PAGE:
This hair loss formulation and its companion conditioner (Shapiro MD Conditioner), which came a few years later, were made specifically so that Dr. Shapiro’s clinical dermatology patients had something natural they could use easily and without having to change their normal bathing or beauty habits.
But how did he settle on the formula thousands of patients know and love today?
In the early ‘80s, patients had few good or easy-to-use options when it came to preventing or fighting hair loss. Topical minoxidil was still a few years away (approved by the FDA for balding men in 1988 as Rogaine®), and patients were essentially limited to hair transplants.
Recognizing patients’ frustration, he and partner/co-founder Dr. Michael Borenstein began working on formulas that could help patients maintain and restore the look of full, healthy hair naturally.
Does Shapiro MD Work?
Shapiro had read about native people of Central and South America who regularly ingested saw palmetto berries and had seen a variety of health impacts: some good and some bad.
Based on those findings, he and his team recognized that saw palmetto berry extract was like a naturally-occurring version of finasteride, the only oral medication approved by the FDA for the treatment of hair loss. Finasteride works by inhibiting the enzyme, 5-alpha-reductase, the enzyme that converts testosterone into dihydrotestosterone (DHT). DHT is considered the primary culprit for most men and women with hair loss. The saw palmetto plant is a recognized inhibitor of the 5-A-R enzyme.
In exploring saw palmetto berry extract’s use as a topical DHT-fighting ingredient, Shapiro and Borenstein settled on a unique (and now twice-patented) blend of saw palmetto extract, green tea, and caffeine for the patients in their clinical practice.
According to published research, all three ingredients have been shown to fight the effects of dihydrotestosterone, along with mechanisms for stimulating the stem cells that control hair follicles. \
“They work very well,” Shapiro said of these botanically-infused formulas. “We’re converting immature hairs into mature hairs and making hair thicker and fuller that way.” \
Of course, the results speak for themselves. Dr. Shapiro recalls working with a male patient who was so bald, he no longer needed a barber. He told this gentleman to start using his shampoo, and – whenever possible – to leave it on his damp scalp for 20 minutes.
“Before he knew it, he’d grown enough hair to get his first haircut in three years,” the doctor says. “Then, he had enough hair where he could color his hair. People thought he’d had a hair transplant, and it was just our shampoo.”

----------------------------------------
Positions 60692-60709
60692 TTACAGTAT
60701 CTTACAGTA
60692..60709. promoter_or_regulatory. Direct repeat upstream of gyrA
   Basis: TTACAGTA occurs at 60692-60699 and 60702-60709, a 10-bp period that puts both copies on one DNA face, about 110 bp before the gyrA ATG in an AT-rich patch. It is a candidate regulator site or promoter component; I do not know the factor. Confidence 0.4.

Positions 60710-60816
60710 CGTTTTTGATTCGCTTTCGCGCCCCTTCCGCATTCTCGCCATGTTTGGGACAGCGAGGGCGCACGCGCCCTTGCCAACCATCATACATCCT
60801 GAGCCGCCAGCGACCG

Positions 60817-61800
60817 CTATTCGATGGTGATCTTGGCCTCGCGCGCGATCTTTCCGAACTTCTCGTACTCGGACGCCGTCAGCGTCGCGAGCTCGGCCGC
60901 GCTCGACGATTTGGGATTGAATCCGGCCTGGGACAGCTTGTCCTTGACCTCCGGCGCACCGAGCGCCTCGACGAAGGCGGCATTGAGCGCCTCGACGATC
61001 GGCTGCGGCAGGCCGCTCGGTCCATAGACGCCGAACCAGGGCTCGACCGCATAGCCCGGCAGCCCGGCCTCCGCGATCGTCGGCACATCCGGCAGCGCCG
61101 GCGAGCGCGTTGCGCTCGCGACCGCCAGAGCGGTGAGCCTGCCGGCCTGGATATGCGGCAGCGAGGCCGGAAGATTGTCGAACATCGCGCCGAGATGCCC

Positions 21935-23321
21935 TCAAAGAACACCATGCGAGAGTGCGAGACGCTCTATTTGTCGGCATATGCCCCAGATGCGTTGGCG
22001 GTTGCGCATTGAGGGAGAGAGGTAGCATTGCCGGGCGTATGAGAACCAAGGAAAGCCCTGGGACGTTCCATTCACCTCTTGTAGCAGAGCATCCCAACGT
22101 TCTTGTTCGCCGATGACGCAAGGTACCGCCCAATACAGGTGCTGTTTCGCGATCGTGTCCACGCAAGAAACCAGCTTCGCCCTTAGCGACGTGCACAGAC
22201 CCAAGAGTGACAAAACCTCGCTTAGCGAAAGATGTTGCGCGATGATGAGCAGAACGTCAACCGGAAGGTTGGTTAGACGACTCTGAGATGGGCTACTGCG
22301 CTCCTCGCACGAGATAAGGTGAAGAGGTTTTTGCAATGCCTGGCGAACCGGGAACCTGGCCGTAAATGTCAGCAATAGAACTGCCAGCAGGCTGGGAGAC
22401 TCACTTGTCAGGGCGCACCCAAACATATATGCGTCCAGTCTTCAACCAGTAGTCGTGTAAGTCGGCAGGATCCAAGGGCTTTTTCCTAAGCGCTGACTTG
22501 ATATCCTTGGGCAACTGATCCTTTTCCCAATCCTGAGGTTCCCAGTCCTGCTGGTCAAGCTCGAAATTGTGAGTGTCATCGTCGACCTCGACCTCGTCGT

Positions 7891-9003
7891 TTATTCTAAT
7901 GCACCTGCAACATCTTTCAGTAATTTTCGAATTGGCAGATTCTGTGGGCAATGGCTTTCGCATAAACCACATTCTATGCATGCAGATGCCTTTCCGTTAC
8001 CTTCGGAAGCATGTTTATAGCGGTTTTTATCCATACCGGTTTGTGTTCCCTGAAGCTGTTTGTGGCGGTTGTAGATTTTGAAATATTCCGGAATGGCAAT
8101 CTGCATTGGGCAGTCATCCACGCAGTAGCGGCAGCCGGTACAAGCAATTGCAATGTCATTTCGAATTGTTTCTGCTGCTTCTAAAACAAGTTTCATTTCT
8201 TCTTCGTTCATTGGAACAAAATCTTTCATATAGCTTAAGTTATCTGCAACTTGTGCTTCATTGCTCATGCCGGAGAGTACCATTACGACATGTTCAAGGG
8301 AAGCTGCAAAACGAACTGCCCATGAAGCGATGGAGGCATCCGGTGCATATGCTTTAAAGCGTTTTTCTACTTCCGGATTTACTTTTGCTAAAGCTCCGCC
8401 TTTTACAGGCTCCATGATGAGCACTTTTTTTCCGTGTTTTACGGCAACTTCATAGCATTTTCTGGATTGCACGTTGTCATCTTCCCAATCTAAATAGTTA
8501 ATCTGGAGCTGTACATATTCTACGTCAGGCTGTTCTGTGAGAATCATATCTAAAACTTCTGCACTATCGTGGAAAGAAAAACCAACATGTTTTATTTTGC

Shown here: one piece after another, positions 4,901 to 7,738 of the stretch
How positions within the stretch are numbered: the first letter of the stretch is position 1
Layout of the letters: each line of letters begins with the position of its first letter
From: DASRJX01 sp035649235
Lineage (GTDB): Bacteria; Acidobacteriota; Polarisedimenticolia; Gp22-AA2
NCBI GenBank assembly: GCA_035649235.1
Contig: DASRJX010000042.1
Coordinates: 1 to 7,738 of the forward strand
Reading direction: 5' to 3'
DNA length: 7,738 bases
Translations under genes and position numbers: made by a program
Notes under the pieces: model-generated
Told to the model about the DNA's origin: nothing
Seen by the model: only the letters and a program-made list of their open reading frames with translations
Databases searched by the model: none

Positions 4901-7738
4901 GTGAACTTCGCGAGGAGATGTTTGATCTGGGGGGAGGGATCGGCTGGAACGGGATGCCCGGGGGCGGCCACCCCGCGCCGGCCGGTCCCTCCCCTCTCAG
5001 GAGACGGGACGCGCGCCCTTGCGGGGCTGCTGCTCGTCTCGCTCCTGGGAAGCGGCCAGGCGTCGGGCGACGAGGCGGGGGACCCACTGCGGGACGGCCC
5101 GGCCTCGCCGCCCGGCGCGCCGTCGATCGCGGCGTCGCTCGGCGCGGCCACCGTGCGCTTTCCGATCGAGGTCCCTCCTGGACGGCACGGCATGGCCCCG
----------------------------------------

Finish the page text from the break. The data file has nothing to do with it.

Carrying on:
Shapiro says this early patient was one of just many who have benefitted from these advanced formulas.
Today, Shapiro MD is a leader in telehealth, a form of healthcare where patients and doctors communicate online or by phone. On top of its storied original formulations, the dermatology provider now offers a wide range of prescription and nonprescription hair loss formulas to meet patients' unique needs.
These can include minoxidil, finasteride (for men), and custom compounded prescriptions containing a variety of growth-promoting ingredients. Depending on the patients’ specific needs, these formulations may include tretinoin, latanoprost, and higher concentrations of minoxidil, for example, all frequently used in clinical practice but not available without a licensed clinician’s help.
Shapiro MD is all about creating a one-stop opportunity to treat each patient just like an in-person dermatologist would, says Shapiro.
Who is Dr. Steven Shapiro?
Despite the brand’s growth, Shapiro remains intimately involved while maintaining a full schedule at his private practice – a testament to that strong work ethic that has taken Shapiro MD to where it is today. Shapiro received his degree from UMDNJ New Jersey Medical School and completed his residency at the University of Miami School of Medicine. He’s now a faculty member at the Miami school, where he’s taught surgery for 26 years, and he serves as a physician at Gardens Dermatology & Cosmetic Surgery Center in Palm Beach Gardens, Florida. He also serves as team dermatologist for the St. Louis Cardinals.
His goal in every venture is to reflect a holistic, integrative approach to treating hair loss. That original shampoo for which Shapiro MD has become so well-known is still made with those same vetted, natural ingredients. And, these formulas complement other effective medications commonly used by men and women today, like minoxidil, which Shapiro MD includes in their most popular Regrowth Kits, and the oral medication finasteride.